Posted : 21/04/2020 9:10 pm
HappyHermit3D Junior
(@happyhermit3d-junior)
Active Member
RE:

 

Posted by: @kinetik

Hi there,

I do have some mayor issues for about a week now and don't know how to settle them. 

I'm not able to print anymore and very frustated right now. First of all, this is not my first printer and I'm not a newbee to the materia 😉 But maybe I'm overlooking something, especially in my frustration.

Short story:
Everything worked like a charm for months. Using both PEI and powdered sheet. Using PLA and PETG. Recently I've been printing PETG mostly. Then, the adhesion to the bed got worse and worse until I wasn't able to print anything with PETG. I tried the delivered glue stick with the powdered sheet and it did help for about 2 prints, and then not anymore. Even the total sheet covered in glue did not help.

Ok, then back to PLA and the PEI sheet. Same issue. Did not stick... frustration took place.\

I have had very nearly the same experience.  I print PETG only.  After adhesion problems with the steel sheet, I installed a powdered sheet and printed happily for two or three prints.  Then, adhesion problems...the bead didn't stick to the sheet and clogged the print nozzle.   Did First Layer Calibration veery carefully and at last got near perfect test patterns to stick, but my prints still would not.   

Thinking of getting a new powdered sheet but if possible I'd like to save the money and time.

So I've come begging help.  Anyone have a clue for the clueless?  Many thanks.

This post was modified 8 months ago by HappyHermit3D Junior
Posted : 03/02/2022 8:07 pm
JustMe3D
(@justme3d)
Reputable Member
RE:

My 2 cents, for what it´s worth. Isopropanol doesn´t clean the sheets. Dish detergent and hot water do not either. For me the solution is a combination of non-regreasing dish detergent, hot water, a hard kitchen sponge, intense rubbing of the bed and then vigorously scrubbing the bed with kitchen paper towels. For some time, when the adhesion problems occured first after a couple of dozen prints or so, I occasionally even used a small cordless Bosch delta-sander, placing the bed between two sheets of paper towel and then giving the bed a good rubbing with the paper towel for some 10 seconds. Over time I have come to cleaning the bed after every single print with hot water, detergent and a paper towel instead of every 5th or so print. Since then, any adhesion issues are a distant memory only. My OEM PEI sheet which was delivered with the MK3S has 120 days of printing; thereof PETG for the first I guess 40 print days and ASA for the remaining time and I have only now coughed up the money for the new satin sheet or whatever it´s called; I still have that PEI sheet and it certainly has its marks, dents etc but it is still nicely usable.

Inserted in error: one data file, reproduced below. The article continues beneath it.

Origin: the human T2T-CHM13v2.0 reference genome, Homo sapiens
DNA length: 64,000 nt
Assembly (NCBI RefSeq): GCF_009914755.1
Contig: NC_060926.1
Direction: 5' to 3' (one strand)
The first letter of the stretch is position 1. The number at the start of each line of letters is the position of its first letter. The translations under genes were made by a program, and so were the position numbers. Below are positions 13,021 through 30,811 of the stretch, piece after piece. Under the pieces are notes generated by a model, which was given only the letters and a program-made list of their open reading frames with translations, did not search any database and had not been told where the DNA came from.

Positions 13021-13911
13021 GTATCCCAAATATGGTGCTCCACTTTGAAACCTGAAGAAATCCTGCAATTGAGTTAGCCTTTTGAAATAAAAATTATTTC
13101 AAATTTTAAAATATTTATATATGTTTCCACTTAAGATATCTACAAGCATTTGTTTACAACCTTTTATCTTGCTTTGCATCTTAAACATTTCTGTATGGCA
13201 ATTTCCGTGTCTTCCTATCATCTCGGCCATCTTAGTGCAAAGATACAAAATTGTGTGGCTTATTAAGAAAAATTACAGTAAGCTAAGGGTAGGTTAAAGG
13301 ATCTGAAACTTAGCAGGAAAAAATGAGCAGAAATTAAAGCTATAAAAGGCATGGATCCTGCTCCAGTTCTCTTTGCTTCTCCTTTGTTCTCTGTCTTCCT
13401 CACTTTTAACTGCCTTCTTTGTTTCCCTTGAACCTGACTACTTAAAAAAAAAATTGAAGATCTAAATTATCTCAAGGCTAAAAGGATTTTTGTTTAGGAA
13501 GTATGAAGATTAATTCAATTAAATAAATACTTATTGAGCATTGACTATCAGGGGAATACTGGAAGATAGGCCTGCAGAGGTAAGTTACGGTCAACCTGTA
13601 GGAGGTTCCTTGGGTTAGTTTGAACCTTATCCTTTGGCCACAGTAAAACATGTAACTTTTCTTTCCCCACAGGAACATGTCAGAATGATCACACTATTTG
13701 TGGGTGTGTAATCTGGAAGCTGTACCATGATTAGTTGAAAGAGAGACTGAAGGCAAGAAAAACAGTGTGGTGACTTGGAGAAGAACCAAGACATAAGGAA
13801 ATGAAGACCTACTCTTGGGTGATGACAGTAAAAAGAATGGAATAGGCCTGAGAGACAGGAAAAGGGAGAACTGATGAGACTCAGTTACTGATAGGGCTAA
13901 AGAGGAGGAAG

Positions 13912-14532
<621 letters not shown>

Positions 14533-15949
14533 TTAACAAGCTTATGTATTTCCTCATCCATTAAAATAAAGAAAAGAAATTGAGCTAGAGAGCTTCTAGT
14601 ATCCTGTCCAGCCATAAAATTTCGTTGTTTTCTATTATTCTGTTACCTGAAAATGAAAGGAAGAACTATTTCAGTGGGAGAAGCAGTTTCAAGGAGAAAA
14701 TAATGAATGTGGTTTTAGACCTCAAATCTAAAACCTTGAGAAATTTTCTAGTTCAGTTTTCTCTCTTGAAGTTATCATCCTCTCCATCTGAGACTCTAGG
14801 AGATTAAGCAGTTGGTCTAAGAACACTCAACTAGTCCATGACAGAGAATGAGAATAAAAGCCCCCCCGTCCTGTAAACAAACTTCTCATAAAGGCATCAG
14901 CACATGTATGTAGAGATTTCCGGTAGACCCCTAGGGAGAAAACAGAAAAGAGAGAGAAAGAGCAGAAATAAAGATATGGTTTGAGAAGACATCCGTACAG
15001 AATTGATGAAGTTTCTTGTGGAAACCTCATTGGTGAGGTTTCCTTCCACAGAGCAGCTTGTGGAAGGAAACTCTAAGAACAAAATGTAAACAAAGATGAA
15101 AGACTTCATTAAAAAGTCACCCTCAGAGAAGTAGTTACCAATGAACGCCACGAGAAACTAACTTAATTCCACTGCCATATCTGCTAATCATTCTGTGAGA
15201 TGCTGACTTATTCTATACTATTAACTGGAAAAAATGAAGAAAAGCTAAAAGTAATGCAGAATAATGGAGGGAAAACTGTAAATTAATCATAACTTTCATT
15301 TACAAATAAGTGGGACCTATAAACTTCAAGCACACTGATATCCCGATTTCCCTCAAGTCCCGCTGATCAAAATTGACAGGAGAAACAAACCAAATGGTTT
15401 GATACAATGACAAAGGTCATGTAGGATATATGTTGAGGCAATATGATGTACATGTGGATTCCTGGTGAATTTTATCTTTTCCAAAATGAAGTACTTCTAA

My PETG was a local German filament seller´s (3DJake) own brand and my ASA is Spectrum ASA 275, which is my all-purpose weapon of choice and of which I have printed certainly more than 10kg on that original PEI sheet. I don´t dry my filament (ever) and store it in an airtight ziploc bag with a small bag of silicagel to suck up any moisture. If I use "difficult" filament I turn to Kores glue sticks as was at that time part of the delivery with the printer; I have tested other well-known brands and found Kores to be working perfectly for me, particularly as I have never to print with a bed temperature north of 75 degrees celsius; my ASA prints run on 60 degrees bed temp. Another option I sometimes turn to is 3DLac, which smells like hairspray to me and seems to be working particularly great on the satin sheet, particularly when I print parts with a very small footprint. And yes, I clean the sheet after every use with hot water, detergent and paper towels.

Cheers

Chris

 

 

 

I try to give answers to the best of my ability, but I am not a 3D printing pro by any means, and anything you do you do at your own risk. BTW: I have no food for…

Posted : 03/02/2022 9:59 pm
jsw
 jsw
(@jsw)
Famed Member
RE: Issues with heat bed adhesion and different steel sheets

I know the most heated discussions I've seen (and was in) have to do with the "Clean your plate and clean it my way!" admonition.

I don't believe that how you clean it, and what you use to clean it, is important as the fact that you do clean it and get it very free of oil, fingerprints, dirt, etc.

If anyone cares, I seldom use anything other than isopropyl.  I have very few failed prints, close to none for adhesion issues.  I must be doing something right, huh?

Posted : 03/02/2022 10:06 pm
Kinetik
(@kinetik)
New Member
Topic starter answered:
RE: Issues with heat bed adhesion and different steel sheets

May I ask for the dish soap you use? 

 

Also auch gerne die deutsche Marke 😉

Posted by: @justme3d